Viola Fletcher, the oldest survivor of the racist attack on Tulsa’s “Black Wall Street”, testified at a House Judiciary Committee hearing to mark the centennial of the 1921 Tulsa Race Massacre.
Viola Fletcher was 7 when a white mob destroyed the all-Black neighbourhood in Tulsa and killed 300 Black people. For nearly a century the survivors have been denied a voice due to the fact that several generations of white-supremacist Oklahoma governments worked continuously to hide the events from the country’s historical memory.
On 31 May and 1 June 1921 Greenwood became the site of the bloodiest and largest massacres of non-military action in the history of America when a white mob attacked the city’s “Black Wall Street”, killing an estimated 300 Black Americans and robbing and burning more than 1,200 homes, businesses, and churches.
100 years later, at the age of 107, Viola Fletcher, her 100-year-old brother, Hughes Van Ellis and 106-year-old Lessie Benningfield Randle – the only living survivors of the massacre – are still demanding justice.
At the hearing Viola read from a prepared statement. “I am here seeking justice. I am here asking my country to acknowledge what happened in Tulsa in 1921.”
Viola went on to describe the night that she was awoken by her family and told that they had to leave their home. She said: “I will never forget the violence of the white mob when we left our home. I still see Black men being shot, Black bodies lying in the street. I still smell smoke and see fire. I still see Black businesses being burned. I still hear airplanes flying overhead. I hear the screams. I have lived through the massacre every day.”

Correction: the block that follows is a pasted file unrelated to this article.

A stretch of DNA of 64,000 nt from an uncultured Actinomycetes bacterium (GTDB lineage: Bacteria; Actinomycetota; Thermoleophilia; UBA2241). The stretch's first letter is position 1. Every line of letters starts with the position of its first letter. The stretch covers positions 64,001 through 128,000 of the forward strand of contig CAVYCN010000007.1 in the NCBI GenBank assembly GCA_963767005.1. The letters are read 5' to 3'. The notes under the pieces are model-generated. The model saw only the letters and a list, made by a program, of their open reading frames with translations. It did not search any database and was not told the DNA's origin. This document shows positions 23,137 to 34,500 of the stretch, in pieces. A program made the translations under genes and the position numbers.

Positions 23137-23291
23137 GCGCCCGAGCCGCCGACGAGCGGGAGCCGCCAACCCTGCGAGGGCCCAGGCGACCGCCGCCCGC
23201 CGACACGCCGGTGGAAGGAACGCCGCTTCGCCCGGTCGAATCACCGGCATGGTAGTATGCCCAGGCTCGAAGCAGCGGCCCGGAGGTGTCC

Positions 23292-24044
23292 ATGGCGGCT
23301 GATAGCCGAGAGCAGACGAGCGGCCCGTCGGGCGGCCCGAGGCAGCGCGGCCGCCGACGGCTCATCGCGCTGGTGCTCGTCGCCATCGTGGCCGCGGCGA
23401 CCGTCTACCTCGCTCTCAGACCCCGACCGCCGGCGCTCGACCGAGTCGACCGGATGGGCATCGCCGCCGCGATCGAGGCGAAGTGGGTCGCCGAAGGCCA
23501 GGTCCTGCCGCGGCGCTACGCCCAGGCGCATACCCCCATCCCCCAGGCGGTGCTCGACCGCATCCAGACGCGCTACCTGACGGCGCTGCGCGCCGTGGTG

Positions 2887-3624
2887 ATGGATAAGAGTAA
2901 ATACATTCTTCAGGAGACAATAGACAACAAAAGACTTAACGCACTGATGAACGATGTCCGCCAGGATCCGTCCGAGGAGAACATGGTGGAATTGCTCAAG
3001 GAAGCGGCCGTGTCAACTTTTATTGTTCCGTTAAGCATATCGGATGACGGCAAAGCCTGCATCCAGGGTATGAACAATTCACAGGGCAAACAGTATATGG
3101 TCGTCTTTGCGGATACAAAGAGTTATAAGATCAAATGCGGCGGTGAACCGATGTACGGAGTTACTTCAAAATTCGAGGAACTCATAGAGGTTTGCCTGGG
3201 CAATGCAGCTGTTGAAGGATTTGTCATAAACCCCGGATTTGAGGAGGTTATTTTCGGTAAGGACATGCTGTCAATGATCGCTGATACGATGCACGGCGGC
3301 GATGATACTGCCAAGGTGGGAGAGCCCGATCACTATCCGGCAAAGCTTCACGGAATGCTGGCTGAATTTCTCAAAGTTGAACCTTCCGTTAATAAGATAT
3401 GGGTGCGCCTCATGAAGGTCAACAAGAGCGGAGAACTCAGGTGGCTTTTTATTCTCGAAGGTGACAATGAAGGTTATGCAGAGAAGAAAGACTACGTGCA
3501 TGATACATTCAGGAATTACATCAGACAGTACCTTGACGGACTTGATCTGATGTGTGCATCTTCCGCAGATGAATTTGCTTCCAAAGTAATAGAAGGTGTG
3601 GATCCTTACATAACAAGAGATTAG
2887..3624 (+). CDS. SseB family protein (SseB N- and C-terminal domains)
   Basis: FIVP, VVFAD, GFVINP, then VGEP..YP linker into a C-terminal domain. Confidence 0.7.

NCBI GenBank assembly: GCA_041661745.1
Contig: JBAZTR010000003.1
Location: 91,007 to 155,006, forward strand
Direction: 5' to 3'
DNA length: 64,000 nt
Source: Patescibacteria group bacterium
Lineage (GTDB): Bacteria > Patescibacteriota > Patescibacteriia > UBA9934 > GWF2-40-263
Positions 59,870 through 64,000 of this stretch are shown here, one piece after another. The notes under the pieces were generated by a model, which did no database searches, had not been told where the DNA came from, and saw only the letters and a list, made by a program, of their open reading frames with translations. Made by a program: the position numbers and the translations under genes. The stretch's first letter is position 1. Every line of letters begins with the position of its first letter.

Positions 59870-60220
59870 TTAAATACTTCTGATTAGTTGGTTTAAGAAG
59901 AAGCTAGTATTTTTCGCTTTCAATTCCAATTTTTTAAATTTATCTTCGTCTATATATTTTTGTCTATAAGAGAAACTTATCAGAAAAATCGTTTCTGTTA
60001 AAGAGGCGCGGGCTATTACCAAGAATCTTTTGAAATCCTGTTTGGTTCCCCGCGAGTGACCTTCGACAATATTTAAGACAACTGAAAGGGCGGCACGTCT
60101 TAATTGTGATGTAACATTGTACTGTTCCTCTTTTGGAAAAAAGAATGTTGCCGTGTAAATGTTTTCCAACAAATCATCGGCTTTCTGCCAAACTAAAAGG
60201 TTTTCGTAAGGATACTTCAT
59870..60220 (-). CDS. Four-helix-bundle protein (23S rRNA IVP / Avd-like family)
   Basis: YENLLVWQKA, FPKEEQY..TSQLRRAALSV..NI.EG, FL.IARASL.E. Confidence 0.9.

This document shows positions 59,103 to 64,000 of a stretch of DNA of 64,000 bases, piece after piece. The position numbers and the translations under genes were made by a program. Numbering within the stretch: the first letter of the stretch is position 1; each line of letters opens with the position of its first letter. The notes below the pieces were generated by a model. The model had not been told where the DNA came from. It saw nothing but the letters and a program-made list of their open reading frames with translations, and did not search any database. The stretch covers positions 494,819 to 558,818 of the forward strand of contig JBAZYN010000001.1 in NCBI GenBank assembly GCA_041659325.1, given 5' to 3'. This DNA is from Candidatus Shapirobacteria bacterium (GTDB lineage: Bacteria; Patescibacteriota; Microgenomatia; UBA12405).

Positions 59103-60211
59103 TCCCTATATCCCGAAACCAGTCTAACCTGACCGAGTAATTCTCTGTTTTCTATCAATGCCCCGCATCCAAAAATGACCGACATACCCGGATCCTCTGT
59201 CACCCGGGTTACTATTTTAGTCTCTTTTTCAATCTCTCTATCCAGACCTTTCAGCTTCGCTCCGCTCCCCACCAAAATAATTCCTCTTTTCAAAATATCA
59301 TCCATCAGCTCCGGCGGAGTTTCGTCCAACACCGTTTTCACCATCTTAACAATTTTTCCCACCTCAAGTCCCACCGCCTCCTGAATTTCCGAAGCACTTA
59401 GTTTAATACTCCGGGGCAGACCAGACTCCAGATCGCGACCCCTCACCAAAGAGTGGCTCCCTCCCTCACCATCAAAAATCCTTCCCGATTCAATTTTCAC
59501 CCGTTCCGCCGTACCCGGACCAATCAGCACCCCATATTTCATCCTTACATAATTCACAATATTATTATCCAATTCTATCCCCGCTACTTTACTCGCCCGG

“We lost everything that day, our homes, our churches, our newspapers, our theatres, our lives.”
“Greenwood represented all the best of what was possible for Black people in America and for all the people.”
Fletcher asked that the country acknowledge her experience and give the survivors a chance to seek justice. “I believe we must acknowledge America’s sins,” she said. “It is the least we can do.”
Viola’s brother Hughes Van Ellis, a second world war veteran, went on to testify next. He broke into tears as he told the subcommittee how he fought for the United States overseas but had not received justice in his own country.
“Please do not let me leave this earth without justice, like all the other massacre survivors,” Ellis said.
Lessie Evelyn Benningfield Randle, 106, testified virtually. She said: “It means a lot to me to finally be able to look at you all in the eye and ask you to do the right thing. I have waited so long for justice.”
Investigating the Tulsa Race massacre
In 1996, following increased attention to the riot because of the 75th anniversary of the event, the state legislature authorised the Tulsa Race Riot Commission, to study and prepare a “historical account” of the riot.
In 2001 the commission delivered its final report calling for substantial restitution.
In 2019, Tulsa began searching for mass graves that may be connected to the massacre. In October 2020, the city found a mass grave in the city-owned Oaklawn Cemetery. The city plans to continue excavating the site on June 1.